UPDATE 20:00: I am beginning to have very serious doubts as to how many of even the legitimate businesses on the list actually signed anything. Aurum Solutions have issued a statement. Their sales director received an email from Brady “and recalls clicking on the link to find out more”. That’s it. He does not recall signing anything and denies strongly providing any information about the company. Could it be that this was merely an aggressive piece of spamming, where database entries referring to people and their workplace were signed up to this shambles at the mere click of the link?
UPDATE 17:15: Diverse Cymru have now demanded to be taken off the list.
There is a lot, so I’ll be brief.
Huge thanks to the many people on Twitter who sent me discrepancies all day, as they discovered them.
The day started with the Conservatives and the Prime Minister claiming a major victory.
Things soon began to unravel, when it emerged that this wasn’t the unsolicited, spontaneous combustion of love from small business to the Tories, which had been presented. In fact the Conservative Party had generated the letter and asked its members to sign it.
Things got much more tangled up when it was discovered that the background document, containing the names and signatures of the “small business owners” on the Telegraph website, still bore the metadata tags of Conservative Campaign Headquarters.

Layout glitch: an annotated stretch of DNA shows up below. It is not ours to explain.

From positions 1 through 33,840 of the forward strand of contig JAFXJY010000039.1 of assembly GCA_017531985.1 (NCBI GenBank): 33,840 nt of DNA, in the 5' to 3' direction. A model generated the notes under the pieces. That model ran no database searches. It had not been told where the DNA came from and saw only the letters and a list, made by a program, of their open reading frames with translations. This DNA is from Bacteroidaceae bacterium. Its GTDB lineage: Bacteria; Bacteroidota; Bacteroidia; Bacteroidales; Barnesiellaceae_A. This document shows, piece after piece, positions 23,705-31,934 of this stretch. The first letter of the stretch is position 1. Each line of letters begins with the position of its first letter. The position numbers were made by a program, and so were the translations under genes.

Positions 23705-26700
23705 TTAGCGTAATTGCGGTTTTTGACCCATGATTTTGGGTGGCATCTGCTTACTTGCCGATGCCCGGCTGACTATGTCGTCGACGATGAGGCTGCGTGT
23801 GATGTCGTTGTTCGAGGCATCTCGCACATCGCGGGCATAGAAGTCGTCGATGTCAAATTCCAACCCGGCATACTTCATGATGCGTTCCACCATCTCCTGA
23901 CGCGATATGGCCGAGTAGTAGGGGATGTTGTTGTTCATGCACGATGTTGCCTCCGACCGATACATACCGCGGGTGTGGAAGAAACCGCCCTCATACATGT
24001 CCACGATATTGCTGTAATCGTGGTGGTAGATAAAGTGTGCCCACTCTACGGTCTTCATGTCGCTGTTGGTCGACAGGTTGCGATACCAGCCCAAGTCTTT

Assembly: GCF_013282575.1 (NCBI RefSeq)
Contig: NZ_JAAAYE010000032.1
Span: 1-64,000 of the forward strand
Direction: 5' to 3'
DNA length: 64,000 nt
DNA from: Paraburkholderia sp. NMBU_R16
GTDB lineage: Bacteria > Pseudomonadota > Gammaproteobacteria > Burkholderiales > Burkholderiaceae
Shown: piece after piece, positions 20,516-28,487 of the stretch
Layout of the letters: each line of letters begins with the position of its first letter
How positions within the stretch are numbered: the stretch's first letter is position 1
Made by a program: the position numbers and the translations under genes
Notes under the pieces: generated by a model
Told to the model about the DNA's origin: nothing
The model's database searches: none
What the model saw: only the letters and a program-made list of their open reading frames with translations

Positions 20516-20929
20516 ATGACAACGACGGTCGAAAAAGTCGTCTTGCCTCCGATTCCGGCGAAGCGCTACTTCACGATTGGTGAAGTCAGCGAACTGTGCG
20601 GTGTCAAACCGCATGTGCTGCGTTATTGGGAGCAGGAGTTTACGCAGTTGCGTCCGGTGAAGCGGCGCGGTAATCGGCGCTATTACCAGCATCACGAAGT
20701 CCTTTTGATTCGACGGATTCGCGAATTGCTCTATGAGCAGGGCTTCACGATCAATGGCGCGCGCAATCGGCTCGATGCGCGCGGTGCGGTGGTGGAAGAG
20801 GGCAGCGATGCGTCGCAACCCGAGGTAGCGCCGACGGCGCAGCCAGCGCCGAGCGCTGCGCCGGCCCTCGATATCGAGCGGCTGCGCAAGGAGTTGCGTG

Say what you want, claimed a Tory councillor to me. The source is not important. What is important is the message.
Then, the list itself began to be scrutinised. Nobody has done a thorough review of the list yet. This is just a cursory scan which only reveals the tip of the iceberg. And a pretty substantial iceberg is seems to be.
First came the realisation that there were many duplications.
In fact there were so many that someone began to compile a full list. Here is what it contained last I saw it.
Shambles, you say? You can say that again. Oh, you did.
Strangely, the Telegraph took it upon itself to excise the list of duplications. No correction or apology. Just selective deletion. I find this incredibly sinister. Around 11am this duplication appeared.
By midday it was gone. The number 3241, simply omitted.
It was all fun and games, so far, but then it started to get serious. It turned out, some businesses had not signed the letter at all. Andrew Neil on the BBC’s Daily Politics programme, confronted David Gauke with the fact that simply looking over the first forty or so names of the list, he identified at least four occasions on which the signatory did not own or hold any shares in the company.
This began to expose the more significant problems with who signed the letter and on behalf of whom. I am no captain of industry but people who own a small business tend to describe themselves as the owner or the proprietor. Perhaps managing director or general secretary at a push. They do not tend to describe themselves – the selection below is, again, from a cursory glance – as “consultant” (what does a consultant do at a funeral parlour, exactly?), “admin”, “payroll”, “office manager”, “office assistant”, “executive assistant”, “medical director”, “academy director”, “Chief Inspiration Officer” (a what, now?), “site manager” of a regional dept, “sub postmaster” of a branch.